Solana Beach Sign

It is one of the most iconic images of our community — along with Quonset rooflines and the enchanting ceramic mosaics that now book-end our City. The glowing pink neon Solana Beach sign has tagged countless sunset photos by locals and visitors.

Solana Beach Civic And Historical Society
Solana Beach Civic And Historical Society

The neon sign wasn’t erected to signify the City. Rather, it was raised likely in the mid-1950s as a glowing invitation to stay at the Solana Beach Hotel, which occupied the building on the Plaza at 101 North Acacia starting in 1925. The building was one of the first to be erected by Col. Ed Fletcher, and its rock buttresses remain today as they were built close to a century ago. Inside, the hotel provided 12 rooms, two apartments and five offices, one of which has been occupied by the Solana Beach Chamber of Commerce for decades.

In 1992, the 4-foot-tall, 20-foot wide sign was spared from demise by official designation as the cultural icon that it remains today. According to this January 9, 1992 report in the North County edition of The San Diego Union newspaper, officials in our relatively young, new City (incorporated in 1986) were dedicated to continuing the Society’s long fight against billboard blight. Roof signs (among others) had been outlawed by ordinance in July of 1991.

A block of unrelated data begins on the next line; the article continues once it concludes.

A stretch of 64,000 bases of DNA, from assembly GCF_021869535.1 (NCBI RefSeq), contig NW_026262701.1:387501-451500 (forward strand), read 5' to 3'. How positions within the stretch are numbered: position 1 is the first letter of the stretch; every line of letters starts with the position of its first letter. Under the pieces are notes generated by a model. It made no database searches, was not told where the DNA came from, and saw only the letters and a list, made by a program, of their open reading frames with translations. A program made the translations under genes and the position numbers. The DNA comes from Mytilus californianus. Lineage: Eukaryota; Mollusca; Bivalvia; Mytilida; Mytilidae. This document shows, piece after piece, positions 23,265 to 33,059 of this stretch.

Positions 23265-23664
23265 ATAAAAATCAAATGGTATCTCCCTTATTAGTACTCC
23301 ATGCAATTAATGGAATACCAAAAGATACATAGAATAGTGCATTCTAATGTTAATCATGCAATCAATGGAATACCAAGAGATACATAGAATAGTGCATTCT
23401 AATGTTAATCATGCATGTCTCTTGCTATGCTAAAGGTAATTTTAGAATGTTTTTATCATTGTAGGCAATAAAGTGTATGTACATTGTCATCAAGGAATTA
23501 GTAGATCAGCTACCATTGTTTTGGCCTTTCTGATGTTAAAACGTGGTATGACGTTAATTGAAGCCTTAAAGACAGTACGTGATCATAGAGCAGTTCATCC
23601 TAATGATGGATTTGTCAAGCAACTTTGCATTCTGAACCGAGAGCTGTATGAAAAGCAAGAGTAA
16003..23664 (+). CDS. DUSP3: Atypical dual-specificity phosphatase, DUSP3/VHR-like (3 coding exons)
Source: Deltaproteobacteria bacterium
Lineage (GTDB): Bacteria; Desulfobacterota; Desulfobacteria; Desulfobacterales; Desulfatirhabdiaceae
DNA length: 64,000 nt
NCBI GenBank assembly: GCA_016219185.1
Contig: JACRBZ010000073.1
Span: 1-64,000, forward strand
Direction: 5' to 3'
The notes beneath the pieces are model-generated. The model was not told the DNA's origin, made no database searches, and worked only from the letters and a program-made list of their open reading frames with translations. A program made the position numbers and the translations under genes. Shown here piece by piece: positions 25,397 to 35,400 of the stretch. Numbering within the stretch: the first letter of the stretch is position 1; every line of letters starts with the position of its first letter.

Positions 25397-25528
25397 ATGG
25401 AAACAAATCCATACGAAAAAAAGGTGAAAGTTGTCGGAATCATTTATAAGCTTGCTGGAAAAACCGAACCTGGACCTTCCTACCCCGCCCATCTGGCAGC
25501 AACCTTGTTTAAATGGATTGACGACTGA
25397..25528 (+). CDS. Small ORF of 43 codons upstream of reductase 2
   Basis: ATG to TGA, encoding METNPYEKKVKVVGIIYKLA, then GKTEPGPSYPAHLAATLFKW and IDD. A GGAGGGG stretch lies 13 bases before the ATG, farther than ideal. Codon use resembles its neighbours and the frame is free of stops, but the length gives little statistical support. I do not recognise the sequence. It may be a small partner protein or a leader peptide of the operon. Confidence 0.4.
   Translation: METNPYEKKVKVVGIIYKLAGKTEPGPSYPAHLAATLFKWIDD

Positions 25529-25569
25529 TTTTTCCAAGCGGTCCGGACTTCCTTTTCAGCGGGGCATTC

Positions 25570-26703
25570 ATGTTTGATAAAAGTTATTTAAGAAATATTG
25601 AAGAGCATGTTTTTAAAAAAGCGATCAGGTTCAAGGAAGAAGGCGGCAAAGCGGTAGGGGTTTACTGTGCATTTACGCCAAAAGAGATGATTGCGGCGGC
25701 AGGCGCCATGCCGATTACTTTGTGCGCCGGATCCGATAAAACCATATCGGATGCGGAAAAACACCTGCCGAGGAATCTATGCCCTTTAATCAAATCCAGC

However, after hearing Solana Beach Hotel owner Al Childs’ protest, Council “adopted a criteria whereby culturally significant signs would be exempt from the new ordinance.” The Council also appointed an eight-member ad-hoc committee to oversee implementation of the roof-sign-ban rule.

Childs’ was the first to win the cultural or historic designation, backed not only by committee support but also by a near unanimous vote by then 101-members of the Historical Society.

The “hotel” portion of the sign came down when the property was leased to the Chart House for corporate offices in 1993. In place of the word “Hotel” there is now a small sculpture created by Wenetta Childs from pieces of enameled copper that she did not use in her Sun sculpture. The tall Sun sculpture, installed in the Plaza median at Lomas Santa Fe/Highway 101 in 1967, stands as a visual representation of Solana Beach (“a sunny place”). And the pink neon “Solana Beach” remains, still luring visitors and sunset photographers to Fletcher Cove.

 

[Source: San Diego Union]